How Do Snakes Lay Eggs?

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Background

Oviparous or egg-laying snakes make up the majority of snake species. Eggs grow in the oviduct of the female; the yolk sac of the egg provides nutrients to the developing snake. Female snakes lay from two to over 50 leathery-shelled eggs per clutch, depending on the species. Some snake species’ mothers will incubate their eggs by burying them; others by wrapping around them. Typically, the mother does not remain at the time of hatching. The process of laying eggs is called oviposition.

TL;DR (Too Long; Didn't Read)

Female snakes mate in the spring after leaving hibernation. The majority of snake species lay eggs, while some give birth to live young. Fertilized eggs grow in the snake's oviduct, growing yolk sacs and developing shell material. Females lay leathery eggs in protected locations, and many species abandon the eggs while some remain to incubate them. Egg-laying in snakes is called oviposition.

Breeding Behavior in Snakes

Female snakes emerge from hibernation in the spring to mate. Because snakes are ectotherms that cannot regulate their body temperature, they prefer warmer conditions for breeding and egg-laying (oviposition). Females generate pheromones to attract males. In some cases after mating, sperm from males are stored in the oviduct of the female for extended periods of time. Upon mating, females find sheltered locations to lay their eggs, such as in leaves or underground. Because the leathery eggs are permeable to water, the female will choose a nest with an ideal amount of moisture to protect her clutch.

Egg Development and Oviposition

Much of the egg development occurs within the female’s oviduct prior to oviposition. The ovary releases an ovulated egg via the ostium into the anterior area of the oviduct, called the infundibulum. Immediately, secretions from the oviduct coat the egg. Once the egg moves into the uterus, eggshell production begins via fibers secreted by uterine mucosal glands. The gestated egg moves out of the uterus and through the oviduct’s cloacal opening via rhythmic muscle contractions. Some pregnant snakes bask with their bellies facing up prior to laying eggs, possibly to warm their reproductive tracts. The mother snake lays eggs in succession as a cluster, and the eggs adhere to each other. This gives the eggs a static position until they hatch, as egg turning or accidental displacement threatens the hatchlings’ survival. While many mother snakes do not remain with their eggs after oviposition, some do provide defense. Python mothers, for example, coil themselves around their eggs to hide and warm them via shivering. Some other examples of egg-laying snakes include bullsnakes, rat snakes and kingsnakes.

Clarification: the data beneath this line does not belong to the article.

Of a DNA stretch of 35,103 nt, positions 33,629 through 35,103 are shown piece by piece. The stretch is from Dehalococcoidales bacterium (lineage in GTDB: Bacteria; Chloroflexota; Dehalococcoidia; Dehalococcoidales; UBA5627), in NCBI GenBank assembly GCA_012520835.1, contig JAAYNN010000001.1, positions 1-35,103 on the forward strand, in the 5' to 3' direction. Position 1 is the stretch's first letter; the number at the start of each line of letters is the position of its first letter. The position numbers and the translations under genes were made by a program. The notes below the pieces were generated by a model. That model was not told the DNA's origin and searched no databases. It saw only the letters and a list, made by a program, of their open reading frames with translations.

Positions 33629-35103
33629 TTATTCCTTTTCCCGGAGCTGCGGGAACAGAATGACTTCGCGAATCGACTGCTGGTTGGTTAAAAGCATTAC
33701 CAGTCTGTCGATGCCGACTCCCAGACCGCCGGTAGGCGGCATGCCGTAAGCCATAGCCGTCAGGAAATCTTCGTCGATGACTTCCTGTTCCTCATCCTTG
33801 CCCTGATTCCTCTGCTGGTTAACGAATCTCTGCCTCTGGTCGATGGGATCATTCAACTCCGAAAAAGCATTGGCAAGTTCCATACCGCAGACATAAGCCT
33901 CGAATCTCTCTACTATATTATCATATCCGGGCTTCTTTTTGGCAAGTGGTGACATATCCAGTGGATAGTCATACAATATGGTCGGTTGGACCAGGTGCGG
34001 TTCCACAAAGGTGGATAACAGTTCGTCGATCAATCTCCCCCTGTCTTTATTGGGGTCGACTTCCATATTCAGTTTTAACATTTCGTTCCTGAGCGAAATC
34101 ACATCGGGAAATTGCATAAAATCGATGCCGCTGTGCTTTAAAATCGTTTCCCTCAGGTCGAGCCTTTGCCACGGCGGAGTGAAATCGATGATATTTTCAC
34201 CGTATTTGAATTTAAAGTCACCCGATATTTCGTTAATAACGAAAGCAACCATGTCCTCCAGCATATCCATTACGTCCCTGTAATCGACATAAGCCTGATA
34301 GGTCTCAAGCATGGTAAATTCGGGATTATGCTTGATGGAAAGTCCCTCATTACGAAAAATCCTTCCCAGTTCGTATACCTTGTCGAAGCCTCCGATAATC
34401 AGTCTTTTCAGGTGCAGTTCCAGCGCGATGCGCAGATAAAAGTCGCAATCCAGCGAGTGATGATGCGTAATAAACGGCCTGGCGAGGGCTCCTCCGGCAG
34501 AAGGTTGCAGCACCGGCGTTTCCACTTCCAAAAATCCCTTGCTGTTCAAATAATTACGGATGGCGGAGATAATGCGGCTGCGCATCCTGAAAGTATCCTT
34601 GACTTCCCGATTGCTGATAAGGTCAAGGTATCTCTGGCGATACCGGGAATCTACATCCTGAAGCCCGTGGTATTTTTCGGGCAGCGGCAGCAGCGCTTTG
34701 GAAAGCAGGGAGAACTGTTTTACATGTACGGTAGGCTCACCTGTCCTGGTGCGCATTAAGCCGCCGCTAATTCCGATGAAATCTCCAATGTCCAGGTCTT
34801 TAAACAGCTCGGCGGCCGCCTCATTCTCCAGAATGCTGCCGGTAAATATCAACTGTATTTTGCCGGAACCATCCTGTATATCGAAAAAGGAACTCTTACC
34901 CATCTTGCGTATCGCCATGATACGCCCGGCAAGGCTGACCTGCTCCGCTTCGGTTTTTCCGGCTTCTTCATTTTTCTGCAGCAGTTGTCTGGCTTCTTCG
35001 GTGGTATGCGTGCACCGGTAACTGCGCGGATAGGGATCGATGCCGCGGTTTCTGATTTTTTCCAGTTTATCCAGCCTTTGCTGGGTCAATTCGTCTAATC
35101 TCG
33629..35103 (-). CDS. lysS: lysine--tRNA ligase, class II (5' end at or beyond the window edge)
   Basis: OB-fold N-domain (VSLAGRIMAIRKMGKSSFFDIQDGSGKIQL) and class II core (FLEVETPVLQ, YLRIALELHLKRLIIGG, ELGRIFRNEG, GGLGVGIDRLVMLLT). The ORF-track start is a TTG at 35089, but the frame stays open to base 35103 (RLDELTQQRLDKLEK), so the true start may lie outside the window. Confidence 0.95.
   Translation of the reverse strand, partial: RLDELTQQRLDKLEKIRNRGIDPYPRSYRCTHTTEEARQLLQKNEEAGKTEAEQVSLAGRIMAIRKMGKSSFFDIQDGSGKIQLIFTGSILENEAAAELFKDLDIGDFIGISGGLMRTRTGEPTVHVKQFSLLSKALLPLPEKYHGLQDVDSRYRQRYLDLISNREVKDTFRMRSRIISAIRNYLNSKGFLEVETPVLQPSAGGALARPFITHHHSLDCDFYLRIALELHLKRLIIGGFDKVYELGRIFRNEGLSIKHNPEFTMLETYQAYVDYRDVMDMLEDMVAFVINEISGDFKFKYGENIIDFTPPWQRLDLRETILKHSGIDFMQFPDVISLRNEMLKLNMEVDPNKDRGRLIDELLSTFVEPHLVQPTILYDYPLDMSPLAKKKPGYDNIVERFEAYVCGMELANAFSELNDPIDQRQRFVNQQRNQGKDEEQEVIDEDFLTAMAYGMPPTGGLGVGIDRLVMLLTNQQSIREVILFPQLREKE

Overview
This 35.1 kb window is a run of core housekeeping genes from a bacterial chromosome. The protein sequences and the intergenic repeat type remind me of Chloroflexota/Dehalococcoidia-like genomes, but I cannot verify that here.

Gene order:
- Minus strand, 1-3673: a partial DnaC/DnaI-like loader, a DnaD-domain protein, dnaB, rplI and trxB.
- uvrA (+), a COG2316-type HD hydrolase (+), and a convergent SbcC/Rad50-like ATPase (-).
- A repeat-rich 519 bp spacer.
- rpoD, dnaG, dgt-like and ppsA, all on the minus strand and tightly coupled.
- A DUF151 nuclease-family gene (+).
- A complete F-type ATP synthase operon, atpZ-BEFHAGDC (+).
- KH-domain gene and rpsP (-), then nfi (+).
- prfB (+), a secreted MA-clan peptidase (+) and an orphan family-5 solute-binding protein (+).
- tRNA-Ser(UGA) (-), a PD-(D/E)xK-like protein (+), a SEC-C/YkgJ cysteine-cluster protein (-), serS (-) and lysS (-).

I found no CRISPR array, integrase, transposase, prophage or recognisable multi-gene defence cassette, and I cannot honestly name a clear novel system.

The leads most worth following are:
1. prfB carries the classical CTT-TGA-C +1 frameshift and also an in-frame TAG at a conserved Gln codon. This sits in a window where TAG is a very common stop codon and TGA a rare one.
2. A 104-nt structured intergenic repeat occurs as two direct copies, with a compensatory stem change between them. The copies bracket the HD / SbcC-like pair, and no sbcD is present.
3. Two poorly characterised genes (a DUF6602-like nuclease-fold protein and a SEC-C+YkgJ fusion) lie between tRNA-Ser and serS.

Viviparous and Ovoviviparous Snakes

Most snakes lay eggs. However, a smaller percentage of viviparous snakes give birth to live babies, which receive nutrition from the mother. These kinds of snakes evolved approximately 175 million years ago. In the distant past, snakes underwent transitions between egg-laying and live birth before the dominance of oviparous snakes. Viviparity in snakes correlates strongly with colder and higher latitude and altitude locales. Some viviparous species do exist in warm climates, possibly from cold-climate lineages. Embryos remain protected from the colder conditions by developing inside the mother snake. Garter snakes represent a species of viviparous snake.

Still another variety of snakes is called ovoviviparous. Ovoviviparous snakes have a form of egg retention in which embryos gain nourishment from a yolk sac but the young are birthed without shells. Eggs remain inside the mother snake while they hatch, or they hatch as soon as the eggs are laid. Ovoviviparous snake examples include cottonmouths and copperheads.

References

About the Author

J. Dianne Dotson is a science writer with a degree in zoology/ecology and evolutionary biology. She spent nine years working in laboratory and clinical research. A lifelong writer, Dianne is also a content manager and science fiction & fantasy novelist. Dianne features science as well as writing topics on her website, jdiannedotson.com.

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